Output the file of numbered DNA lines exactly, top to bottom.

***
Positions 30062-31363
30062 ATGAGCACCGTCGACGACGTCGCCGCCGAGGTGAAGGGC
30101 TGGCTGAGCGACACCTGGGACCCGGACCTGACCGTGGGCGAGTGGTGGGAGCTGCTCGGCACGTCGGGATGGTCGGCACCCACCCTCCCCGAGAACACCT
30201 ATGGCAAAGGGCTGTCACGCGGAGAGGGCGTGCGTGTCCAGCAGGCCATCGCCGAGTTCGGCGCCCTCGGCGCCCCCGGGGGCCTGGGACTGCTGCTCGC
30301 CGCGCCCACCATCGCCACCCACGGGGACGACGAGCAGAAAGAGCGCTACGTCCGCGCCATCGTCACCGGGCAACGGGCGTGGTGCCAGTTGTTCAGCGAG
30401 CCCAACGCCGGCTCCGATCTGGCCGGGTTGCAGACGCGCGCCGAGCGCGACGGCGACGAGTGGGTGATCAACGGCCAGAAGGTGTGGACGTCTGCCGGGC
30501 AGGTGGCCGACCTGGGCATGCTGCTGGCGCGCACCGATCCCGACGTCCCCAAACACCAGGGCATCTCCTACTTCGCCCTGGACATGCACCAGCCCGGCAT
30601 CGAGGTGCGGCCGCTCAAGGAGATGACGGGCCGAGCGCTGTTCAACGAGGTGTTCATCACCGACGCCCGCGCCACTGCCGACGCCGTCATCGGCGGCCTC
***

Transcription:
Positions 30062-31363
30062 ATGAGCACCGTCGACGACGTCGCCGCCGAGGTGAAGGGC
30101 TGGCTGAGCGACACCTGGGACCCGGACCTGACCGTGGGCGAGTGGTGGGAGCTGCTCGGCACGTCGGGATGGTCGGCACCCACCCTCCCCGAGAACACCT
30201 ATGGCAAAGGGCTGTCACGCGGAGAGGGCGTGCGTGTCCAGCAGGCCATCGCCGAGTTCGGCGCCCTCGGCGCCCCCGGGGGCCTGGGACTGCTGCTCGC
30301 CGCGCCCACCATCGCCACCCACGGGGACGACGAGCAGAAAGAGCGCTACGTCCGCGCCATCGTCACCGGGCAACGGGCGTGGTGCCAGTTGTTCAGCGAG
30401 CCCAACGCCGGCTCCGATCTGGCCGGGTTGCAGACGCGCGCCGAGCGCGACGGCGACGAGTGGGTGATCAACGGCCAGAAGGTGTGGACGTCTGCCGGGC
30501 AGGTGGCCGACCTGGGCATGCTGCTGGCGCGCACCGATCCCGACGTCCCCAAACACCAGGGCATCTCCTACTTCGCCCTGGACATGCACCAGCCCGGCAT
30601 CGAGGTGCGGCCGCTCAAGGAGATGACGGGCCGAGCGCTGTTCAACGAGGTGTTCATCACCGACGCCCGCGCCACTGCCGACGCCGTCATCGGCGGCCTC